In general terms, the process of currying consists in softening, levelling, and stretching the hides and skins which are required for the upper-leathers of boots and other purposes demanding flexibility and softness, and in saturating or "stuffing" them with fatty matters, not only in order to soften them, but to make them watertight and to give them an attractive appearance.

It is obvious that great differences must be made in the currying process, according to the character of the skin and the purpose for which it is intended, since the preparation of French calf for a light boot, and of the heaviest leather for machine belting, equally lie within the domain of currying. The clearest idea of the general principles involved will be gained by taking a typical case, and afterwards pointing out the different modifications needed for other varieties. The French method of currying waxed calf is selected as an example, since the well-known excellence of this leather makes it interesting to compare the details with the methods ordinarily in use in this country.

After raising the skins from the pits and beating off the loose tan, they are hung in the sheds till partially dry, great care being taken that the drying is uniform over the whole skin. In modern shops, this drying is usually accomplished at once, and in a very satisfactory manner, by means of a hydraulic press. If dried in the air, they must be laid in pile for a short time to equalize the moisture, and then brushed over on flesh and grain. The next process consists in paring off loose flesh and inequalities. This is done on a beam, and with a knife similar to that used in bate-shaving. This knife has the edge turned by rub-ting with a strong steel, and is called couteau a revere.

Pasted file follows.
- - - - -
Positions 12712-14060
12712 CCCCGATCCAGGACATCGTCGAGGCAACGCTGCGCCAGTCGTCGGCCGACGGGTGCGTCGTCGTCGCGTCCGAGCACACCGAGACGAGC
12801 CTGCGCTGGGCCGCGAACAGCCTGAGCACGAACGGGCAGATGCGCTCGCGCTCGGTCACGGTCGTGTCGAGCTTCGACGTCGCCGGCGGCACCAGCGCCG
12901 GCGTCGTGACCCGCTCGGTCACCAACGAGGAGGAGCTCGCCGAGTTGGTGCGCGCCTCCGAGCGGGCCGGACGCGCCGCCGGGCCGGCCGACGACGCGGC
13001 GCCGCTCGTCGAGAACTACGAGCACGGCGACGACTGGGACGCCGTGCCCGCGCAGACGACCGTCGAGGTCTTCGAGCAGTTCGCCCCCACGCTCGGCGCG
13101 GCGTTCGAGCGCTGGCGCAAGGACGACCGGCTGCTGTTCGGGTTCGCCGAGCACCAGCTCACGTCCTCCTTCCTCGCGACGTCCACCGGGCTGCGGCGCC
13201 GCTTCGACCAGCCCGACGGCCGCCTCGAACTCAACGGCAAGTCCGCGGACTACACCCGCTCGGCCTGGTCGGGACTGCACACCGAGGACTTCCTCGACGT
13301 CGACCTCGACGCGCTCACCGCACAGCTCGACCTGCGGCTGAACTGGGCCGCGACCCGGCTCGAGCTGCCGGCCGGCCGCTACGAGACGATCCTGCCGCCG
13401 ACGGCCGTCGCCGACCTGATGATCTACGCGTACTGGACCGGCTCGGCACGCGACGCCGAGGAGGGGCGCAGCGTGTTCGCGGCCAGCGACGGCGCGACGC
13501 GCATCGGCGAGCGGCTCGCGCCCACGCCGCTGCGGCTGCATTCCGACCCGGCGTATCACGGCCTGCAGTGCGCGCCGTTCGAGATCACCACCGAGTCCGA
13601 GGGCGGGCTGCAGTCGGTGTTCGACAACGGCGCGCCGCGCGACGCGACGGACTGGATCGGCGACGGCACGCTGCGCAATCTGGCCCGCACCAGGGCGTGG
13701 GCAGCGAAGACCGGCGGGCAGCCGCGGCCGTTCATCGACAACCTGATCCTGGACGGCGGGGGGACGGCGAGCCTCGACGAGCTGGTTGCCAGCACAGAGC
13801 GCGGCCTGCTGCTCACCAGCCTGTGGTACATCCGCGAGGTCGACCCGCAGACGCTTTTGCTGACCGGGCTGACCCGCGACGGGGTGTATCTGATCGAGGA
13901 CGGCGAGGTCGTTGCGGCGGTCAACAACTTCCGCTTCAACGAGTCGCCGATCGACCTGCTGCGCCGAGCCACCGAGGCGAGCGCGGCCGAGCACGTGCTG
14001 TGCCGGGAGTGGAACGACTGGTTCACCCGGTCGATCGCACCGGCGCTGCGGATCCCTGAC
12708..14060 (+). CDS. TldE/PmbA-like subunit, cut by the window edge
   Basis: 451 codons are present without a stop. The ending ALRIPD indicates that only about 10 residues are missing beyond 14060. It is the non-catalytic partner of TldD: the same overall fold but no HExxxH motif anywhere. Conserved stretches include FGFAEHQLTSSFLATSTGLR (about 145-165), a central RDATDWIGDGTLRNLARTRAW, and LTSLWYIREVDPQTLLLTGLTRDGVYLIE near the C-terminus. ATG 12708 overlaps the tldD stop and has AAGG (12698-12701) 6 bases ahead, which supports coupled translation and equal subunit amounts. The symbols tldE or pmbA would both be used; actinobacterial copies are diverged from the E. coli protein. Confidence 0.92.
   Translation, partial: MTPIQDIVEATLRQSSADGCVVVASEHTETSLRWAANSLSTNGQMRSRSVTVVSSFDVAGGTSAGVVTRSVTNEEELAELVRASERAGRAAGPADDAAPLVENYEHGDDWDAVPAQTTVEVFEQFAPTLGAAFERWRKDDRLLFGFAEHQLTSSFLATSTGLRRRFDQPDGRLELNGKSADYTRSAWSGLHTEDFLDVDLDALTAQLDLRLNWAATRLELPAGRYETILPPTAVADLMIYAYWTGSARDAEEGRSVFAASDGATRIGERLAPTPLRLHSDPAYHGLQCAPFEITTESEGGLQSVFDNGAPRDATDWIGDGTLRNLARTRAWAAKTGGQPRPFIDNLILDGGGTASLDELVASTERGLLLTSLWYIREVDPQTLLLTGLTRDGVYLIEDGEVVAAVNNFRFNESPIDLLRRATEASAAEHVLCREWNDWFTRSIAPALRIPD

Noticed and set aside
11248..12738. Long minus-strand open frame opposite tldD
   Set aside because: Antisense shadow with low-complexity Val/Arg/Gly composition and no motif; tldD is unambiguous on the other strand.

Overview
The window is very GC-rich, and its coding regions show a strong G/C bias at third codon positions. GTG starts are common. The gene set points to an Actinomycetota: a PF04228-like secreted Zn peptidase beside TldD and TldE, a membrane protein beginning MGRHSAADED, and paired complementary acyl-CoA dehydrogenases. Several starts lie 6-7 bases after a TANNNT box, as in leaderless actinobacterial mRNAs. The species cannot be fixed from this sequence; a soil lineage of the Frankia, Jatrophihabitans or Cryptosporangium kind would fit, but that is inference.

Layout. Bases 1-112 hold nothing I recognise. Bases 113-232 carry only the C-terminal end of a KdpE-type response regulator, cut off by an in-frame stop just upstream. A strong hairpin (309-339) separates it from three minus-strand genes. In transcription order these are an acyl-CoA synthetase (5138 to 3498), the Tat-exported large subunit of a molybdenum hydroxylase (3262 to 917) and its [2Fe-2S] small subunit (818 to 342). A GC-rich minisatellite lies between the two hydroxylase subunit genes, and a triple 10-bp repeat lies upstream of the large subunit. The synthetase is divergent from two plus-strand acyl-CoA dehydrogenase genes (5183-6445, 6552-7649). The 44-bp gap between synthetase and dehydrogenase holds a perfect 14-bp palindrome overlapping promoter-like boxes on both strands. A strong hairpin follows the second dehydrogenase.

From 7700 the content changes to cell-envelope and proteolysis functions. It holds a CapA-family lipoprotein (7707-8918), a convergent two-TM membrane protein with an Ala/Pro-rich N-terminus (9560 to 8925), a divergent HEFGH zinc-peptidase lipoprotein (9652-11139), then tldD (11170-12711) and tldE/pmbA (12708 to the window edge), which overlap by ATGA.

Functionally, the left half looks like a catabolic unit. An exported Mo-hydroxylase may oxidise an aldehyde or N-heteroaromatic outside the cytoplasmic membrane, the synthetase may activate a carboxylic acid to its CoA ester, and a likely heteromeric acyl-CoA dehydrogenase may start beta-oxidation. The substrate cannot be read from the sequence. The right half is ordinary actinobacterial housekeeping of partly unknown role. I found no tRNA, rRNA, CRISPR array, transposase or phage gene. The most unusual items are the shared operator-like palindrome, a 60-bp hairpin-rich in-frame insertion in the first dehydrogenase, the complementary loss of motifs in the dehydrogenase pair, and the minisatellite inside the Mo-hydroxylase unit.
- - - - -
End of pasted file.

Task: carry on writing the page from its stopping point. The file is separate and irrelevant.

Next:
Next follows the mise an vent The skins are first placed in a tub with water or weak tan-liquor for 24 hours; they are then folded and placed in a tub with enough water to cover them, and beaten with wooden pestles for 1/4 hour. At the present day, stocks, or a " drum tumbler," a machine on the principle of the barrel-churn, usually take the place of this hand labour. The skin is next placed on a marble table, flesh upwards, and with one flank hanging somewhat over the edge, and is worked with a "sleeker " or stretching iron. The first two strokes are given down and up the back, to make the skin adhere to the table, and it is then worked out regularly all round the side on the table, so as to stretch and level it. The flesh is then washed over with a grass-brush, the skin is turned, and the other flank is treated in the same way. It is lastly folded in four, and steeped again in water. The next process is the cleansing of the grain. The skin is spread again on the table as before, but grain upwards, and is worked over with a stone set in handles, and ground to a very obtuse edge.

This scours out the bloom; after washing the grain with the grass-brush, it is followed by the sleeking-iron as on the flesh.